No matter which way folks ultimately go, deciding will be important and thinking about this is really needed with Windows XP going away in just a short few months.

Over 31% of computer users will need to make this decision before April 8, 2014, if they wish to remain as safe as they can be on the Internet.

Even with Google Chrome continuing to support Windows XP SP3 a year after Microsoft (till 2015), if the Operating System itself has no updates, that will certainly not be enough.

Lots to think about and only a few months to decide … Windows XP SP3 and Office 2003 Support Ends April 8th, 2014

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Cryptolocker – whatever you do, don’t pay!

Fiendish CryptoLocker ransomware: Whatever you do, don’t PAY – The Reg

A fiendishly nasty strain of Windows malware that uses advanced encryption to lock up user files before demanding a ransom is doing the rounds.

CryptoLocker, which first surfaced early last month, leaves users in danger of losing important files forever unless they pay up. Typically the crooks relieve them of around $300 (£185).

More recently CryptoLocker has been spreading as a secondary infection through the infamous ZeuS botnet. If successful, CryptoLocker will encrypt users’ files using asymmetric encryption, featuring a public and private key pair. The public key is used to encrypt and verify data, while the private key is used for decryption.

Sadly, you don’t want to give them your credit or debit card information or any means of payment really. These are the bad guys for Pete’s sake.

The article, on the 2nd page, says:

“In some cases, it may be possible to recover previous versions of the encrypted files using System Restore or other recovery software used to obtain ‘shadow copies’ of files,” according to an advisory by anti-virus firm Malwarebytes.

As the article notes, Sophos who has received a lot of encrypted files, hoping that the files can be decrypted:

“But as far as we can see, there’s no backdoor or shortcut: what the public key has scrambled, only the private key can unscramble.”

If you have encrypted your own data and know the keys, that’s good news. But if a bad guy encrypts your data, and they hold the keys, that’s a really bad.

Bottom line from the article:

Security experts agree that regular data backups are the best safeguard against potential calamity in the face of the threat.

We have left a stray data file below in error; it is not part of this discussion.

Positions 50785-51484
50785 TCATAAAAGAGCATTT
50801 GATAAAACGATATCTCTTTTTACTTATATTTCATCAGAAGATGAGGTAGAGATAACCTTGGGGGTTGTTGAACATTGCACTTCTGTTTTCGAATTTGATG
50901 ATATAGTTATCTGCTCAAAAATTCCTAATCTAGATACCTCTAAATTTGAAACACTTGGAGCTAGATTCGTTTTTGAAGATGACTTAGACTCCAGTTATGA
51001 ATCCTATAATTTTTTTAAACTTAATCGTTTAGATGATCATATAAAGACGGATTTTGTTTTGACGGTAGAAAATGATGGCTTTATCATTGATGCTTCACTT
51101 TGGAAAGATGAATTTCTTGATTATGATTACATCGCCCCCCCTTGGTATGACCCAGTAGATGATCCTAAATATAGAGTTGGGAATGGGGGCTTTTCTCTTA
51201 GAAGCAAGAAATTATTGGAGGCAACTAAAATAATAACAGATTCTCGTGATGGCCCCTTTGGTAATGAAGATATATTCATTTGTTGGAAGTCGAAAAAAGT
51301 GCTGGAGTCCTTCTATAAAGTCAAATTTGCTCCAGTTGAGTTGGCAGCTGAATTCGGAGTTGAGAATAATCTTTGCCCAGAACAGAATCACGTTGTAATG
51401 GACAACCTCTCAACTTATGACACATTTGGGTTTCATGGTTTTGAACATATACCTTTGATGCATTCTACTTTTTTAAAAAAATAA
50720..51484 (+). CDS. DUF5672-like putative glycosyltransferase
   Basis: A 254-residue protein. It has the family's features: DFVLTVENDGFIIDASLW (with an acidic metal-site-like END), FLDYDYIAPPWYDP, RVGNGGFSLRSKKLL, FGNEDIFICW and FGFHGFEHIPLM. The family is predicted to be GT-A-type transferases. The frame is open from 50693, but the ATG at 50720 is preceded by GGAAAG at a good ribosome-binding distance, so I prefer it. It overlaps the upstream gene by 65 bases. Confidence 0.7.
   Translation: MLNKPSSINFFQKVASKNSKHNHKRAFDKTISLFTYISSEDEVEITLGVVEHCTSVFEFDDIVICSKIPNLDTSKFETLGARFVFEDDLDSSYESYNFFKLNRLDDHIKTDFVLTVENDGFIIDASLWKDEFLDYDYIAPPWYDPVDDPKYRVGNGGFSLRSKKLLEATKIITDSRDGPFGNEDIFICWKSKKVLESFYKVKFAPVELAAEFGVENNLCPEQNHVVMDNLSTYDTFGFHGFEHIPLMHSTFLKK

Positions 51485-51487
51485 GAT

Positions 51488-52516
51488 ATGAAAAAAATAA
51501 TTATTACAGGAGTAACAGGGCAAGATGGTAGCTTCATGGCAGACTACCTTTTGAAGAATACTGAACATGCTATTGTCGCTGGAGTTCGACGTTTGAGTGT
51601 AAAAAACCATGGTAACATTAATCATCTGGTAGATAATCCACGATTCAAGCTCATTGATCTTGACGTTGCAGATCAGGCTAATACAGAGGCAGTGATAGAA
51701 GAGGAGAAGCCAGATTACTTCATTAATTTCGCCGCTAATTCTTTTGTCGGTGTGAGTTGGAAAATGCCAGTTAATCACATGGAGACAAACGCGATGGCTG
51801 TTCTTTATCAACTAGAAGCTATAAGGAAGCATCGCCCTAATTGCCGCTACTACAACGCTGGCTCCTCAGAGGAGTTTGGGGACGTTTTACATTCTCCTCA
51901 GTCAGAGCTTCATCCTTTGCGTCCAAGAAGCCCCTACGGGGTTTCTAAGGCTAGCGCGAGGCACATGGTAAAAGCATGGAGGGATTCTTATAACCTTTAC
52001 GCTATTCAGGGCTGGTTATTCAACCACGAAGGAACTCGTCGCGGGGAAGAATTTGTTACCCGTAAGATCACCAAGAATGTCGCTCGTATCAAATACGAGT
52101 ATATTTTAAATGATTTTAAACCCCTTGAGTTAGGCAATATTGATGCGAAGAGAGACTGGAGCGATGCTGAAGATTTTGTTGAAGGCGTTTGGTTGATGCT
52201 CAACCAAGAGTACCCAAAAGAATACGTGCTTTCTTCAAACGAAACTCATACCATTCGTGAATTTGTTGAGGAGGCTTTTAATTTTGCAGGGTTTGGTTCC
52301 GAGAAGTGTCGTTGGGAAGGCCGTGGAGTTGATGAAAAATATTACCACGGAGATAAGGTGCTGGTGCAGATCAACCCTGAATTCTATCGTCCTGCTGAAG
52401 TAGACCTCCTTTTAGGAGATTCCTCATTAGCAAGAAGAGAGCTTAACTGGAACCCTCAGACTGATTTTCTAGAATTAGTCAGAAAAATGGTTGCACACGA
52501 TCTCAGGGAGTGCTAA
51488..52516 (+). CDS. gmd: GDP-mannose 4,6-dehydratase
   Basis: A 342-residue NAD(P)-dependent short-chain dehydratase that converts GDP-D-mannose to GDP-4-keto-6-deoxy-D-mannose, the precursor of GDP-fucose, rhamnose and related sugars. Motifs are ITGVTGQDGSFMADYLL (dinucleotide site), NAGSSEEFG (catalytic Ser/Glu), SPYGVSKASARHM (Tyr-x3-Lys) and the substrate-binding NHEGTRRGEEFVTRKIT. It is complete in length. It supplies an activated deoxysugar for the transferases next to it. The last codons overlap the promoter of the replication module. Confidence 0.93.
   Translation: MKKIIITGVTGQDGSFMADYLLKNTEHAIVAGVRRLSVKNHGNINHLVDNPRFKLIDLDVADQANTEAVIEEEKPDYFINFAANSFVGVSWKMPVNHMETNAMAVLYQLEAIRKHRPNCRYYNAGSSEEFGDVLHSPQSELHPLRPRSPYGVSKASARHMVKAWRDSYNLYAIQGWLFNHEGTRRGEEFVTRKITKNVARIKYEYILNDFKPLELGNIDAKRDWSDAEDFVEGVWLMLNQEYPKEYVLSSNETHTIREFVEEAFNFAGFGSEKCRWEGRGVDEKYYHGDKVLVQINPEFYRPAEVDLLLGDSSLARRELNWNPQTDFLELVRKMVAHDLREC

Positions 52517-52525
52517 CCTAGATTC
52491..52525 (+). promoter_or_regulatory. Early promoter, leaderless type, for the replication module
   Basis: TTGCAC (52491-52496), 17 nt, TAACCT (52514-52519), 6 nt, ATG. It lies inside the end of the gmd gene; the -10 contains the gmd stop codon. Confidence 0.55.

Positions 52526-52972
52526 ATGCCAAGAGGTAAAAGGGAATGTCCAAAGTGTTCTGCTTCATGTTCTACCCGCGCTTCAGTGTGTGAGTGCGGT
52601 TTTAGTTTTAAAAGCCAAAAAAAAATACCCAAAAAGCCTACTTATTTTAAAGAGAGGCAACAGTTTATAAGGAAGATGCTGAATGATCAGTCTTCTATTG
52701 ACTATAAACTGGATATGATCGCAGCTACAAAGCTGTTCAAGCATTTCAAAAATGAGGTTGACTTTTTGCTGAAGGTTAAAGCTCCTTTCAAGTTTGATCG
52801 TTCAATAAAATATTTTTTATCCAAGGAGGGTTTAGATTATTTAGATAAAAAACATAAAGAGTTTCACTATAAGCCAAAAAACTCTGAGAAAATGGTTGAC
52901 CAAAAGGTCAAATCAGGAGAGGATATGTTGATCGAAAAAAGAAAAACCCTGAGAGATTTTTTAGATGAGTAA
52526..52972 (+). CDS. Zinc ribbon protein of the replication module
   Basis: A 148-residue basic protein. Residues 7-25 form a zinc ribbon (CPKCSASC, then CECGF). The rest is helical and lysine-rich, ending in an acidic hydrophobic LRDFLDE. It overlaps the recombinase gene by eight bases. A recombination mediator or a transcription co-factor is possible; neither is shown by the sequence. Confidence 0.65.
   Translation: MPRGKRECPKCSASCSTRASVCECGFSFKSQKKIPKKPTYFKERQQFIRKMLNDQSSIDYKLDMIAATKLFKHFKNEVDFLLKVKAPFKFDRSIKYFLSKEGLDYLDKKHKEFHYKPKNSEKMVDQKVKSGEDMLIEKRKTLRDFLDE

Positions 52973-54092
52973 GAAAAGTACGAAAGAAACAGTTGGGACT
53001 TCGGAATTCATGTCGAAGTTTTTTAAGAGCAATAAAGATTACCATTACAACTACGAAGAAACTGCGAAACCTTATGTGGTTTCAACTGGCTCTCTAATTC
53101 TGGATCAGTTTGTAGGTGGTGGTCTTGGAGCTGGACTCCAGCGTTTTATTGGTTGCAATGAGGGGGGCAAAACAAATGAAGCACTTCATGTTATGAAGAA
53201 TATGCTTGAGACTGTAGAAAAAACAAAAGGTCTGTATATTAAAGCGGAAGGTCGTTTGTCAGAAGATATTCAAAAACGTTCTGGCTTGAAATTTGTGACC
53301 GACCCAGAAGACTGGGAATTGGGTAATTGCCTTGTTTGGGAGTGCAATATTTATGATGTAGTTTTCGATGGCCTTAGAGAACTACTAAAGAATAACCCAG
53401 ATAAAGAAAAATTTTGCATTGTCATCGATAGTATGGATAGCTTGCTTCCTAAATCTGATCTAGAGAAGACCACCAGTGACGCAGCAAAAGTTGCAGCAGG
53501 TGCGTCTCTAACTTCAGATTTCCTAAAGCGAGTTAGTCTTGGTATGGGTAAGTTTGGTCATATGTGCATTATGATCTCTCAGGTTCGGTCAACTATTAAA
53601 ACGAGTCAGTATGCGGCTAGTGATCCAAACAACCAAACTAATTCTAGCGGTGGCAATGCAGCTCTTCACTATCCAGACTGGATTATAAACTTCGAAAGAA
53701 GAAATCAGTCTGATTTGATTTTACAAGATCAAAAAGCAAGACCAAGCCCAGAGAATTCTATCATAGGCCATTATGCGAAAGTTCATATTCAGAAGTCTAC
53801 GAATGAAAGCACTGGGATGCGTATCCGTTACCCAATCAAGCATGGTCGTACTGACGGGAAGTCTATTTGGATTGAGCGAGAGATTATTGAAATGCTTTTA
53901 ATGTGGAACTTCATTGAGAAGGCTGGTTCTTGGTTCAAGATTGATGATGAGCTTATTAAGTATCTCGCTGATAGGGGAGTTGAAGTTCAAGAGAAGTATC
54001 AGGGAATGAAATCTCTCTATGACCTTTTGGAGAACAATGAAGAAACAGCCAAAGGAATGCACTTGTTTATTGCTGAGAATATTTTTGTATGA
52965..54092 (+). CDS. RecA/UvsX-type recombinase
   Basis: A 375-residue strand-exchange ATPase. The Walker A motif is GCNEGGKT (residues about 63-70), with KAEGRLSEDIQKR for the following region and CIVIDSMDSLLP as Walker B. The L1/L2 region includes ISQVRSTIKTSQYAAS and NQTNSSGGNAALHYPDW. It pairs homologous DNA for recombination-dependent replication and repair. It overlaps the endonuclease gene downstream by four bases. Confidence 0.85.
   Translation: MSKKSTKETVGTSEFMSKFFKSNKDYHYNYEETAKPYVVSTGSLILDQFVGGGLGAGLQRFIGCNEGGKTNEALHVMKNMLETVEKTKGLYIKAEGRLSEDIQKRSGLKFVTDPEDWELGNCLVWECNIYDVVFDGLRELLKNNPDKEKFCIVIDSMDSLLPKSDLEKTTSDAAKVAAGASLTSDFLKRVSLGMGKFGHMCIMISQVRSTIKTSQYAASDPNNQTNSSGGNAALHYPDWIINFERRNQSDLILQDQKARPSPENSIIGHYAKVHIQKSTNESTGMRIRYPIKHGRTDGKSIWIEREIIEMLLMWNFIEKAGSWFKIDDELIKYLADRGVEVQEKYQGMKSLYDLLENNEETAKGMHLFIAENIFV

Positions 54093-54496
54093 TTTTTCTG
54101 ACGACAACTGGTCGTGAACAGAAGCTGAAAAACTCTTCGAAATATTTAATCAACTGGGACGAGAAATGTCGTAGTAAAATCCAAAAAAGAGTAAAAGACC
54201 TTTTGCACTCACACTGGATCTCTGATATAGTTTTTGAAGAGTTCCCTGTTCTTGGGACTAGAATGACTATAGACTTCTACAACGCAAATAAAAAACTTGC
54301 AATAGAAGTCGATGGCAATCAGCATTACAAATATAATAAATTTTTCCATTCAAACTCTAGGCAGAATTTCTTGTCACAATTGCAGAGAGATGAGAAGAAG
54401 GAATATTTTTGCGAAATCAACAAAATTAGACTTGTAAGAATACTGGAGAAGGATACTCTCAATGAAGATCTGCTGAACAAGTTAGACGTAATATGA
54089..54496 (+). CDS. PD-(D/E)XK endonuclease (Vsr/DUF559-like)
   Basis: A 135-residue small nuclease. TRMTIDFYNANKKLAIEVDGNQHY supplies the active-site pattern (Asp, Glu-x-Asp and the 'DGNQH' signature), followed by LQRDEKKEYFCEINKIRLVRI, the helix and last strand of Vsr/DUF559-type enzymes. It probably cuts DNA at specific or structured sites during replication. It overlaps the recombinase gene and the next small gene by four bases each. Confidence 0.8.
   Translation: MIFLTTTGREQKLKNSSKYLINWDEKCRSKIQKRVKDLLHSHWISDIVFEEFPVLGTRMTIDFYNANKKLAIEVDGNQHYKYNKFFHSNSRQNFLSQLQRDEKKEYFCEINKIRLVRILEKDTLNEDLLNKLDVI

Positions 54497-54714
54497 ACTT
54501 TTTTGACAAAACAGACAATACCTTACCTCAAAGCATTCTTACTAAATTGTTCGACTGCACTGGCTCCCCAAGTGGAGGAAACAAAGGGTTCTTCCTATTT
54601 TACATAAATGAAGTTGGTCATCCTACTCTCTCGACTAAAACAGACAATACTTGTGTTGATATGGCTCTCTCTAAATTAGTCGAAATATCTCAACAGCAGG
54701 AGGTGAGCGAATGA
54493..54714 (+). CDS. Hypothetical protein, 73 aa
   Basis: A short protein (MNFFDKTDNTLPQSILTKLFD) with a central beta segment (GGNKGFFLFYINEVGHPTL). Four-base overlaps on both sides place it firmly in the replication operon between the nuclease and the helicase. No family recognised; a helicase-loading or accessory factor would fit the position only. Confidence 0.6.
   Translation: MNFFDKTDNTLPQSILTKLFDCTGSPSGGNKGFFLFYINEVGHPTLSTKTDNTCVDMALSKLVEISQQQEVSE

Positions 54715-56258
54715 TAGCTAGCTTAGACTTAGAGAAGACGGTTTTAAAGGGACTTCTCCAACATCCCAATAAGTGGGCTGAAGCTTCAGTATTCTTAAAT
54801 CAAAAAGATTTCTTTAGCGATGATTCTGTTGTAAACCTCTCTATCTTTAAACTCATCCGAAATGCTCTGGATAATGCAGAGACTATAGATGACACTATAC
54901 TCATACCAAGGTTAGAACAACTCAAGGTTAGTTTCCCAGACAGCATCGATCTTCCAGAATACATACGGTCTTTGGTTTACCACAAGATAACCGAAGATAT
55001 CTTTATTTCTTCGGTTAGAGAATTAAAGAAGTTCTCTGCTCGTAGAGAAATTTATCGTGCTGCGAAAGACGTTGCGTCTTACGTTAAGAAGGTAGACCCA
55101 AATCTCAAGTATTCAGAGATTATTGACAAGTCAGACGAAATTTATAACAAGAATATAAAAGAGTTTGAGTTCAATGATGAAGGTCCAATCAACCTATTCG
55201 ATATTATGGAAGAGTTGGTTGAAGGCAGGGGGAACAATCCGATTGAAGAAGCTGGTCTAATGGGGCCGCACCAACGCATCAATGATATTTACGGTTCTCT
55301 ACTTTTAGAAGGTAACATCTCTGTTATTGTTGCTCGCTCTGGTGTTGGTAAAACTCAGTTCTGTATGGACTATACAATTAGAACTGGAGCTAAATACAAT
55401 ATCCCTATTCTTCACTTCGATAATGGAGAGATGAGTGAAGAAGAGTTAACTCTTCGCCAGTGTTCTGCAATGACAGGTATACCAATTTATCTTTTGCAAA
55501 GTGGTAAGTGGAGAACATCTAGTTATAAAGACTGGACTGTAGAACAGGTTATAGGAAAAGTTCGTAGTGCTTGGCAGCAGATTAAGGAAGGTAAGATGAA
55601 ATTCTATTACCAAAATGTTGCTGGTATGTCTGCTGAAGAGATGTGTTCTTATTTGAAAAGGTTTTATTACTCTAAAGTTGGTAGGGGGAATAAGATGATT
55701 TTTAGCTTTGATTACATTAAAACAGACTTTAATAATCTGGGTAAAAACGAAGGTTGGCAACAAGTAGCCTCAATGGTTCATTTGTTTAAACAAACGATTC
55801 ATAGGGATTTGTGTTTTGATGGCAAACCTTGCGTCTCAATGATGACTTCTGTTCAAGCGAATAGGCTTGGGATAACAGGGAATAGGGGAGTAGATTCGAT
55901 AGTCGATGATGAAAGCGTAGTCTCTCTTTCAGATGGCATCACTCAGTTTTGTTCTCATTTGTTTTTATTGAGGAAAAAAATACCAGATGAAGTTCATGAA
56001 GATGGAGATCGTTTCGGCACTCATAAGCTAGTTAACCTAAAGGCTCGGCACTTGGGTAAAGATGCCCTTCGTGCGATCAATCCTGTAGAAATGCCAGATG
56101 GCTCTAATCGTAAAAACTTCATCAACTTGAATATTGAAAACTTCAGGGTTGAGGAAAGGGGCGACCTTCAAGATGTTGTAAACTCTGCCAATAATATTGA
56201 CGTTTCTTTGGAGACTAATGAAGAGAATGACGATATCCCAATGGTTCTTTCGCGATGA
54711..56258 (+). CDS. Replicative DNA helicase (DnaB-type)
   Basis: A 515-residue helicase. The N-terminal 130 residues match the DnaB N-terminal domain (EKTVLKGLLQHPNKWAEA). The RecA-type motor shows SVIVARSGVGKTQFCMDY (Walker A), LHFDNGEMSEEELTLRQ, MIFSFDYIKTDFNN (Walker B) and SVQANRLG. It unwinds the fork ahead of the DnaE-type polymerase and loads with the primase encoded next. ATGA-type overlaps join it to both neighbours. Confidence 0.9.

The best you can do safely is to prevent this malicious ransomware from getting to your data.

From what I understand, this ransomware will encrypt data on any drive letter available to it on the computer and it can be detected over the local network.

Backup frequently. Remove your backup drive after backups.  Create a hard drive image and system repair disk in Windows. Make sure you have an image of your hard drive on the Mac as well and have backups but not connected between backups, so you don’t have to worry about this ransomeware.

Below is the best guide/faq for CryptoLocker Ransomware by Grinler (must be logged in to see his profile but his articles are available to the public):

CryptoLocker Ransomware Information Guide and FAQ by Lawrence Abrams at BleepingComputer

There is even a way to protect yourself in the guide/faq in #15 (in bold below).

Table of Contents

  1. The purpose of this guide
  2. What is CryptoLocker
  3. What should you do when you discover your computer is infected with CryptoLocker
  4. Is it possible to decrypt files encrypted by CryptoLocker?
  5. Will paying the ransom actually decrypt your files?
  6. Known Bitcoin Payment addresses for CryptoLocker
  7. CryptoLocker and Network Shares
  8. What to do if your anti-virus software deleted the infection files and you want to pay the ransom!
  9. How to increase the time you have to pay the ransom
  10. Is there a way to contact the virus author?
  11. How to restore files encrypted by CryptoLocker using Shadow Volume Copies
  12. How do you become infected with CryptoLocker
  13. How to generate a list of files that have been encrypted
  14. How to determine which computer is infected with CryptoLocker on a network
  15. How to prevent your computer from becoming infected by CryptoLocker
  16. How to allow specific applications to run when using Software Restriction Policies
  17. How to be notified by email when a Software Restriction Policy is triggered

For the most part, from my reading, or maybe completely, this appears to be a Windows only problem at the moment.

But it is always good to be prepared in case it makes a move on Macs too.